Erik, Levi and Scott: testing the sun deck driving station as they leave Boston Harbor.
Photo by: Natasha Kovalenko


Ice Reports

These are the Canadian Ice reports that we will be looking at daily in order to navigate safely through the passage.
I’ve attached charts from June 29th and July 29th to illustrate how the ice recedes. The warmer currents run north up the coast of Greenland and the the colder currents run south down Baffin Island. We will be running up the coast of Greenland before crossing back over to Pond Inlet. 
 
The smaller localized charts give much more detail. Non Ice class vessels like Fortrus can safely navigate in the green areas or 3/10th concentration. 
 
You can upload these charts at: http://ice-glaces.ec.gc.ca
 
We needed to stock up on paper charts as well, so we purchased just over 700 charts for the trip. Admiralty charts for the east coast, Danish Charts for Greenland and U.S. Charts for Alaska. We also made some upgrades to Fortrus by adding VSAT, Iridium, I/R Cameras and a Gyro. We completely serviced all machinery, navigation equipment and stocked up on spare parts and tools.  Additionally, we added a large garbage locker and a gas tank for the tenders, because of the time and distance between stops.  All the crew worked overtime to get the boat ready for this trip.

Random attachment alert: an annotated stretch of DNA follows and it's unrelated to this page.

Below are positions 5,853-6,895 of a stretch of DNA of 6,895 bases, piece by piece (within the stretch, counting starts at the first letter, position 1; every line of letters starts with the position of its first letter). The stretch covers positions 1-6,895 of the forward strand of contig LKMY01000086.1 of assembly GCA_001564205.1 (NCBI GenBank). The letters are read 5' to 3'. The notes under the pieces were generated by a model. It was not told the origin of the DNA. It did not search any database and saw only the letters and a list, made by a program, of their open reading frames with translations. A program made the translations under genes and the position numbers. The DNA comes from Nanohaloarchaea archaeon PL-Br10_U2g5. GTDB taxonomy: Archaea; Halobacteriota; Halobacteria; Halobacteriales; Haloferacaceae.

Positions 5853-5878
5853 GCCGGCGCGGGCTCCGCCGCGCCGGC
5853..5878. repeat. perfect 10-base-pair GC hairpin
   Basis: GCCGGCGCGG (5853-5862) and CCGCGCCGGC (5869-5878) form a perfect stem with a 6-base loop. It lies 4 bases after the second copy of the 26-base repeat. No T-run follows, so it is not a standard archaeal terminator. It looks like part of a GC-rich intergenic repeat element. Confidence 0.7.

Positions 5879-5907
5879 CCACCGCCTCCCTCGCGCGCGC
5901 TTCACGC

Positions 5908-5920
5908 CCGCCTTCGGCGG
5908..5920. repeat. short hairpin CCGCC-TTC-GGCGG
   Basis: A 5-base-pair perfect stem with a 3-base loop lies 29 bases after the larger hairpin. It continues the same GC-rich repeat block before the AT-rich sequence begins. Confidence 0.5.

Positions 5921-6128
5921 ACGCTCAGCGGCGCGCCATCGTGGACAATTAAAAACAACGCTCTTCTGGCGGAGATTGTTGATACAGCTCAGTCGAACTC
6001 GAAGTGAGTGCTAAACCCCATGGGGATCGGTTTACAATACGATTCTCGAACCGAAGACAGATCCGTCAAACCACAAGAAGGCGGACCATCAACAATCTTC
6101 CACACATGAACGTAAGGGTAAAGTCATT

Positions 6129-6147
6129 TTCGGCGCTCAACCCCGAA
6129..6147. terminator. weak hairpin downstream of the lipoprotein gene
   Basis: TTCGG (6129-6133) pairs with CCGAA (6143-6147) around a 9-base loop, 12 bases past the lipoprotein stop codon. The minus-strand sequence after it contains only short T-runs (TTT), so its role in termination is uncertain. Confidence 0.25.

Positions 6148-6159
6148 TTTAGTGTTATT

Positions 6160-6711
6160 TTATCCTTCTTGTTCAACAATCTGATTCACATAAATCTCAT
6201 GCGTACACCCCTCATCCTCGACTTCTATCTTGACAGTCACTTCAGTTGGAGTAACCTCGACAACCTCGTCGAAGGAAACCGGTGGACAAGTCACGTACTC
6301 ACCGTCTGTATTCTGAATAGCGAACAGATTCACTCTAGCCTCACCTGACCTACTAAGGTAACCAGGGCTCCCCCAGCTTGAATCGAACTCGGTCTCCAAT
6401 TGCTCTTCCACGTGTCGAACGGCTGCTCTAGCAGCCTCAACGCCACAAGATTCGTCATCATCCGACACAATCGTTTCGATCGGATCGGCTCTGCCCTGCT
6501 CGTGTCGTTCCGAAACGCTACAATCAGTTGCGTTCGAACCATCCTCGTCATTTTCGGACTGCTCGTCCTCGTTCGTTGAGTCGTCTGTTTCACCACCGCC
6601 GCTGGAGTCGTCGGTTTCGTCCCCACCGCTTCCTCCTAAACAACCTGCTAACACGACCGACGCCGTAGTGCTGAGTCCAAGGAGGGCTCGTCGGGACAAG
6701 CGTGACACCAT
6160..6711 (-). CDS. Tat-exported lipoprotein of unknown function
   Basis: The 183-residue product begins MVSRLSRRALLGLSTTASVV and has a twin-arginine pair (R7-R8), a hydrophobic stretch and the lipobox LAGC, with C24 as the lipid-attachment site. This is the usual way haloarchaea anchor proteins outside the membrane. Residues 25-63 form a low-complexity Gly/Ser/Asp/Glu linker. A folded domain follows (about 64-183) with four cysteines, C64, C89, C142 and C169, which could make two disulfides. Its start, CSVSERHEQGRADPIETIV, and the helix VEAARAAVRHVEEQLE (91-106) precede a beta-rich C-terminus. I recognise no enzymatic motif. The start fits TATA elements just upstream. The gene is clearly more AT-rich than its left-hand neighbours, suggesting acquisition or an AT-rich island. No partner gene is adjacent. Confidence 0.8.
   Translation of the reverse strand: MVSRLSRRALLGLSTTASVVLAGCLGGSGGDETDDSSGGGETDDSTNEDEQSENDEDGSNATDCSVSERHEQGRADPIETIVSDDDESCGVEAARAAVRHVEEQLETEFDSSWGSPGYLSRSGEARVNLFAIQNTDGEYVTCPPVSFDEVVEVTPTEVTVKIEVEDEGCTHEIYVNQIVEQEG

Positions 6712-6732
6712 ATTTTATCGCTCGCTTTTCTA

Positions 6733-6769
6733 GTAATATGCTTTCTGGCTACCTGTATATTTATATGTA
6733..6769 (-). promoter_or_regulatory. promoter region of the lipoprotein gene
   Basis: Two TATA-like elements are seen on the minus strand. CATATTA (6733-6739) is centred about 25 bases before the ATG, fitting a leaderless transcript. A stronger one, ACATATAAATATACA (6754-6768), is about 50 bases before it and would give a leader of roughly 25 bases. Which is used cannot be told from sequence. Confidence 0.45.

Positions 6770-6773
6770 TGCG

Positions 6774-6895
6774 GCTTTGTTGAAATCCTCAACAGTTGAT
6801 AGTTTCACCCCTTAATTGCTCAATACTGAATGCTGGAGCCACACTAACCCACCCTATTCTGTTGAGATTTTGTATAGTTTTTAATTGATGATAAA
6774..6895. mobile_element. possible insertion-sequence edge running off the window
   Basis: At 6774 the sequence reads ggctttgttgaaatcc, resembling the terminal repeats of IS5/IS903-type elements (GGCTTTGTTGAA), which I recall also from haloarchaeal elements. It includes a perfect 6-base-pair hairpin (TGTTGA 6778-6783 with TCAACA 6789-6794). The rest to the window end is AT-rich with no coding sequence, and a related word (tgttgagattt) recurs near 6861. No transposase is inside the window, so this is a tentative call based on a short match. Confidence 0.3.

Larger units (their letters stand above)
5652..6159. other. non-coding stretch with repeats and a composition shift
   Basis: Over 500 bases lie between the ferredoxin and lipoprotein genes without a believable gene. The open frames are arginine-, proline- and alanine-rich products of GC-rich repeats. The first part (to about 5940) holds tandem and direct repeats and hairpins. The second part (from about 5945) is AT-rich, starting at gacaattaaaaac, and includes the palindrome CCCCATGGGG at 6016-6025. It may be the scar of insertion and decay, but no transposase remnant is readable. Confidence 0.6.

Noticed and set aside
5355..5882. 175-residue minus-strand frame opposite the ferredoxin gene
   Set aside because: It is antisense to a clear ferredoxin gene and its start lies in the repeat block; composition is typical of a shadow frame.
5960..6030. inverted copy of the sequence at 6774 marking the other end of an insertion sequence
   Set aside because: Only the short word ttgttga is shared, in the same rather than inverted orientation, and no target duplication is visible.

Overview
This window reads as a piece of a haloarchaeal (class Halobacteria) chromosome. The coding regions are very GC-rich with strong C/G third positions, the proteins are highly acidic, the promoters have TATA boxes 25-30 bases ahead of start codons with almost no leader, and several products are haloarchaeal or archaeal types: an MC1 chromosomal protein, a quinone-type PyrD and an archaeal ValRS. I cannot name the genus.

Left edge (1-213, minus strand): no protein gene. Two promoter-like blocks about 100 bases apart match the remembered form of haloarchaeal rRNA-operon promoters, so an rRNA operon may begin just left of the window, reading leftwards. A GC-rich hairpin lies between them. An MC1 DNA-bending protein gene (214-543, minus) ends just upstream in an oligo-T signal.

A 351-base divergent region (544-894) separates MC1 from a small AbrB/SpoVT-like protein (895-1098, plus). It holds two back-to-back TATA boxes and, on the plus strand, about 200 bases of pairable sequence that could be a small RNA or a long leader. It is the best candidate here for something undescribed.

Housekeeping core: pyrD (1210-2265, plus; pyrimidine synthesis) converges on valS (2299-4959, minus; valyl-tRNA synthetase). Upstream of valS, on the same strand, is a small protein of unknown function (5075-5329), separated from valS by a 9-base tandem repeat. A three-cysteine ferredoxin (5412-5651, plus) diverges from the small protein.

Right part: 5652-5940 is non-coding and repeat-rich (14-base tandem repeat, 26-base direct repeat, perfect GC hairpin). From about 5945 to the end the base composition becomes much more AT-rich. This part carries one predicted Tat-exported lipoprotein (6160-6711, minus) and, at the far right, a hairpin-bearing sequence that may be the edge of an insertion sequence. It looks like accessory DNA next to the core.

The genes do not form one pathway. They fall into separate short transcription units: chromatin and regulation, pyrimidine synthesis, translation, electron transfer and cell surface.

Steve Hubbart from M/Y Indigo sat down with myself and the crew on several occasions to talk about his trip. Steve safely navigated the passage in 2011. He gave us much needed guidance.

Traversing through NYC

After a crazy trip, the guests all flew out of New York on Saturday. Our guests were all great and we had a fantastic time with them!  Fortrus said goodbye to New York City on the 22nd of July. Melanie and the crew were all on deck for a beautiful clear departure. The city looked spectacular.   Natasha rode with Charlie in the Scout to take some photos of Fortrus as she cruised away from the city.